Japan: surveillance and old age
Akaike Kazumasa is a criminologist and specialises in the Japanese prison system. Rate of imprisonment, working as a prisoner, prisoners’ age: Prison Insider asks him three questions to understand the particularities of the country’s penitentiary system.
Japan does not have alternatives for imprisonment
Elderly prisoners spend their old age in confinement. They have all the symptoms: hard of hearing, slow to carry out orders; some are incontinent, others have issues with mobility and sometimes need to be fed and washed.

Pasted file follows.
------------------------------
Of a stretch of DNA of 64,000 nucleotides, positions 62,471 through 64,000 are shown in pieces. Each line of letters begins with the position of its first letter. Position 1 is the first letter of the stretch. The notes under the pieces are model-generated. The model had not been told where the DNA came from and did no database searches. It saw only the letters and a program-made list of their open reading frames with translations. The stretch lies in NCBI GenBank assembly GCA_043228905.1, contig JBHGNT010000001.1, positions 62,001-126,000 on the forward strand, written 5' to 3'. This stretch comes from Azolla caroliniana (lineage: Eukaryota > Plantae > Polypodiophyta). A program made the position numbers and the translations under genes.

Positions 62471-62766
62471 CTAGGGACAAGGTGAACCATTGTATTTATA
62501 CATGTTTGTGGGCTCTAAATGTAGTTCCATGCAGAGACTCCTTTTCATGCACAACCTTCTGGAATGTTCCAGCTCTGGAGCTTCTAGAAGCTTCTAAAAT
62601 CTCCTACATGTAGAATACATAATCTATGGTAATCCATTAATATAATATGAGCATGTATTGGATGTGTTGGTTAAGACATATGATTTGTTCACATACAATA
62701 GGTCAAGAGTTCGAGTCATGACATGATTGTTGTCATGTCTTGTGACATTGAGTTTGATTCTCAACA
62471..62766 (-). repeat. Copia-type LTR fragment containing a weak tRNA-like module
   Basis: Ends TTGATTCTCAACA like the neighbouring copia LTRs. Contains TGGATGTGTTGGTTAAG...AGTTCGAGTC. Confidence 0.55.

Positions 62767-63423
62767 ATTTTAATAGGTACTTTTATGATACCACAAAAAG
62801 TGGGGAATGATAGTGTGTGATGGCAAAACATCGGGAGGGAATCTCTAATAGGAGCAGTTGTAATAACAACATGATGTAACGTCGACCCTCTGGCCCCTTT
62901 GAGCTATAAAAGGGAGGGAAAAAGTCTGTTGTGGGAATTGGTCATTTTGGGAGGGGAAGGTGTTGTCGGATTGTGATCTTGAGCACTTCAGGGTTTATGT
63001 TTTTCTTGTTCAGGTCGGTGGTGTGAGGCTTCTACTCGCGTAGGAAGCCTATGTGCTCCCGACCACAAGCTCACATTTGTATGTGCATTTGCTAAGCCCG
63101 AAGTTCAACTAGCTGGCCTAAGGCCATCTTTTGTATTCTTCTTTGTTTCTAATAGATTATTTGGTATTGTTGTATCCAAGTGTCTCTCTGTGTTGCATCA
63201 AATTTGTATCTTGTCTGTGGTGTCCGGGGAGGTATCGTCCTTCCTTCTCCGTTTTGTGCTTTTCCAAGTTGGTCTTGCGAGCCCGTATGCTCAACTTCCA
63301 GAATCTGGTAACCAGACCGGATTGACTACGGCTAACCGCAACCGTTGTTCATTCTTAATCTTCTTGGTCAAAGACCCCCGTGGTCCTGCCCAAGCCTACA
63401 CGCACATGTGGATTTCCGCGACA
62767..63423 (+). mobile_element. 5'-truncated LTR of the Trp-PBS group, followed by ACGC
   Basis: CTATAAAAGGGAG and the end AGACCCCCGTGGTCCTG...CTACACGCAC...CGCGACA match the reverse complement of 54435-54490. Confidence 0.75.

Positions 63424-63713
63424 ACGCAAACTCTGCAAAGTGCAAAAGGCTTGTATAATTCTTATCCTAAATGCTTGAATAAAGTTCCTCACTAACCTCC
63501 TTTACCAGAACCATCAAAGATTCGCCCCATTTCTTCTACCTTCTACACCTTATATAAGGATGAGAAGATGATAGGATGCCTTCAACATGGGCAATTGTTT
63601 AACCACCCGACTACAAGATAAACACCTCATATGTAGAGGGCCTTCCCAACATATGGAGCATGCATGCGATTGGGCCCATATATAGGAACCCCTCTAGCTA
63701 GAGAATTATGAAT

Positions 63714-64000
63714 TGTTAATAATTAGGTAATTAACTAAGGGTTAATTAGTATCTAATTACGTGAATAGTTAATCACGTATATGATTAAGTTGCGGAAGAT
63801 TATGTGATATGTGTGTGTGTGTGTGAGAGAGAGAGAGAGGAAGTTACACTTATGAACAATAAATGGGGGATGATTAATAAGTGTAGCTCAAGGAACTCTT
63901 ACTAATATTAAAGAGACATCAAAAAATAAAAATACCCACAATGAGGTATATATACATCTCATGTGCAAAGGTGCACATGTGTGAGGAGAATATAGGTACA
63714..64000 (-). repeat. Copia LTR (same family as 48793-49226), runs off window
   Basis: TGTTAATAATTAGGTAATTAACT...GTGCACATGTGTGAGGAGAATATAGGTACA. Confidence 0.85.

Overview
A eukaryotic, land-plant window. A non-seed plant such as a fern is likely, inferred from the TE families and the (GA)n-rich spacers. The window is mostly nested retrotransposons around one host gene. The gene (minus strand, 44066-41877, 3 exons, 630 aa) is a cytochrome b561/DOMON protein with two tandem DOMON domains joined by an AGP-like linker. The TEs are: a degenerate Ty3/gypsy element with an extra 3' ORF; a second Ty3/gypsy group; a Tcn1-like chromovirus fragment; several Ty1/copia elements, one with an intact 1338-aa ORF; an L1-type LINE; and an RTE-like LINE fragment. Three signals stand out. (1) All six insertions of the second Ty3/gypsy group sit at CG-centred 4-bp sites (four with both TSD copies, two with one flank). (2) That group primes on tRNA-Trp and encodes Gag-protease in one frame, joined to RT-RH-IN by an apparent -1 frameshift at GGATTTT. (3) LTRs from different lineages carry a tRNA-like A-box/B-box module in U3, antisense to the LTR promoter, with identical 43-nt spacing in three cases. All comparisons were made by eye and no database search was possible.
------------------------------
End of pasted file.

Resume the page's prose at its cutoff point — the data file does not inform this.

Mr. Akaike Kazumasa is a professor at the University of Kyoto’s Research Centre for Corrections and Rehabilitation, a member of the administrative council of the Japanese association of criminal sociology, and the Vice President of the Comité International des Pénalistes Francophones. Specialist on the Japanese criminal system, Mr. Akaike is also known for his works comparing Franco-Japanese criminal law.